I am of the opinion that the security agents did not live up to expectation in Bayelsa. If indeed after more than a month given it by INEC to perfect its act and provide solid security for the conduct of the supplementary poll, and in spite of deploying about 5,000 security officials for the election, there was still a lot of bloodletting, then their performance leaves much to be desired.
In sum, let me quickly react to the claim of Mr. Dennis Otiotio (APC Bayelsa agent) who alleged that INEC erred by returning Dickson as the winner of the election despite an alleged 53,000 cancelled votes when the difference between the governor and Sylva was 48,146 votes. He quoted Section 26 of the Electoral Act 2010 to back his claim. He was being clever by half. He should go and read sections 26 (4) and 53 (4) of the Act which gives INEC discretionary power to overlook such and order returns to be made. The APC rather than heating up the polity should gather necessary materials and proceed to the Election Petition Tribunal where it can legitimately ventilate its grievances up till the Supreme Court.
One thing that must not be waved off is the need for security agents in collaboration with INEC to identify, arrest and prosecute the masterminds of the electoral mayhem in Bayelsa. If that is not done, impunity will fester and mind you, INEC has 78 court ordered re-runs to conduct this year alone and that is aside the gubernatorial elections in Edo and Ondo later this year. The right signal thus needs to be sent to the perpetrators of violence that it will not go unpunished.
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Sunday, January 10, 2016

Bridging the 17 million Nigeria housing deficit


Government will lead the aggressive intervention to increase supply, by undertaking construction of public housing and formulate policies that will invariably lead to private sector participation and ownership to reduce our housing deficit. – Minister of Power, Works and Housing, Babatunde Raji Fasola (SAN) in his inaugural ministerial press briefing on December 8, 2015.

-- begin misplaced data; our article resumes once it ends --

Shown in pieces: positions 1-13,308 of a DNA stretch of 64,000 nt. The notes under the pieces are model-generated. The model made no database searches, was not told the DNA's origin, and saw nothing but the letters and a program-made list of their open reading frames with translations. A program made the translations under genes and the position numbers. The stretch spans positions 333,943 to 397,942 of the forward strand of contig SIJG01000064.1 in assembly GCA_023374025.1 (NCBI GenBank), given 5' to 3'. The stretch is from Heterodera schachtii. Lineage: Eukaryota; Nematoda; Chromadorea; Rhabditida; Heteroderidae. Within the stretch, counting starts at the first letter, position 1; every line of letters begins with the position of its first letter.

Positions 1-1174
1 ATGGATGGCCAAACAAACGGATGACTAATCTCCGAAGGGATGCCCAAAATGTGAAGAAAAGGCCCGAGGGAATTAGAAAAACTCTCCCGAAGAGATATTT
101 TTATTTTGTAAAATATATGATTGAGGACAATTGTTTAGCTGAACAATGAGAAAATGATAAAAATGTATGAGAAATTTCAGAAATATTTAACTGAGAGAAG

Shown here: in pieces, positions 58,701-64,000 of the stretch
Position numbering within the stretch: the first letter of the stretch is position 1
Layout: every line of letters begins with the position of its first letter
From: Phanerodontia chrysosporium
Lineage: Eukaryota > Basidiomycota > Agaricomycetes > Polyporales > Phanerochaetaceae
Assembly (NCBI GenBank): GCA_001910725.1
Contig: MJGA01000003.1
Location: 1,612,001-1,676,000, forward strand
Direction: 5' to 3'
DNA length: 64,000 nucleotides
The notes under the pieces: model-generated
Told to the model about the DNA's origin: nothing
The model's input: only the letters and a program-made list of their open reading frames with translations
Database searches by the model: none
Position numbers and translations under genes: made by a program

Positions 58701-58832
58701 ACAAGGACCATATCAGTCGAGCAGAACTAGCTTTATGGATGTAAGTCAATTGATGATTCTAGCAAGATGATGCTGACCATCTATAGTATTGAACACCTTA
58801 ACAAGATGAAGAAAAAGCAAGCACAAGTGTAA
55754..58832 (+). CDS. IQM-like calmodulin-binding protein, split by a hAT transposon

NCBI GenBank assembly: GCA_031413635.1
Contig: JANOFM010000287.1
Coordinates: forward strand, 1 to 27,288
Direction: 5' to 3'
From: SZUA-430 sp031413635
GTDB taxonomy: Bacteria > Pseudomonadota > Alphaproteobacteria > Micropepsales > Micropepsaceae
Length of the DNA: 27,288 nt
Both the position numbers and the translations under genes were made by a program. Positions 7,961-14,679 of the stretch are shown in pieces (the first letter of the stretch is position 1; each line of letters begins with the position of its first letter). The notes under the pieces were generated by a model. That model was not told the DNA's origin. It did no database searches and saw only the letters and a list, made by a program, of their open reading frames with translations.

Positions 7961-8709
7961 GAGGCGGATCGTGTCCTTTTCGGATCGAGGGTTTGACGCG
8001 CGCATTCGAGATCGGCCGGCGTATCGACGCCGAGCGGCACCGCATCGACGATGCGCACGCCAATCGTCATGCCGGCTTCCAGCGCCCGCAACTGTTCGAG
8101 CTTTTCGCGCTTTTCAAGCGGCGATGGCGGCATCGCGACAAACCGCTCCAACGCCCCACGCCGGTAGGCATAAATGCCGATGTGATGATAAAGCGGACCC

According to the renowned American Psychologist, Abraham Harold Maslow in his hierarchy of needs theory, there are some basic physiological needs of human beings. Of these, three are basic. They are food, shelter and clothing.  In Nigeria, there is an estimated 17 million housing deficits. It must be stated that most of the shortages are in the urban centres. Little wonder some Nigerians live under bridges and some ramshackle makeshift contraptions just to shield them from the inclement weather and protect them from potential dangers. It is the dream of many Nigerians to cease being tenants and own their homes. While some realise this lifelong ambition, many do not.

The challenges of owing private homes in Nigeria are many. The first major one is land acquisition. Land Use Act of 1978 in section 1 says: “Subject to the provisions of this Act, all land comprised in the territory of each State in the Federation are hereby vested in the Governor of that State and such land shall be held in trust and administered for the use and common benefit of all Nigerians in accordance with the provisions of this Act.” Vesting land proprietary in governors or government and making it as part of our Constitution have been viewed as a great impediment to availability and affordability of houses to Nigerians.

According to Vanguard of August 6, 2013, some of the experts have this to say about access to land in Nigeria.  An Estate Surveyor and Valuer, Mr. Stephen Jagun was quoted as saying that “there would be no meaningful growth in the real sector if land continues to be under the firm grips of state governors.” According to him, “Land has become so expensive because unlike what used to obtain, you could buy a piece of land from either the community, an individual or from even a company and you go and register that title at the Land Registry. Once it is registered, it becomes a bankable document. Today, it is not so; you go and pay the usual fee and you take the document that they give to you and the survey plan to the government who will then issue you a certificate of occupancy, C of O.”  He went further: “At the end of it all, it is just double payment, and the C of O is a document that one waits ages for. The whole process has failed. The Military which promulgated the Land Use Decree said the reason they did so was to make land accessible to more Nigerians than before. But from our own experience, the reverse has been the case.”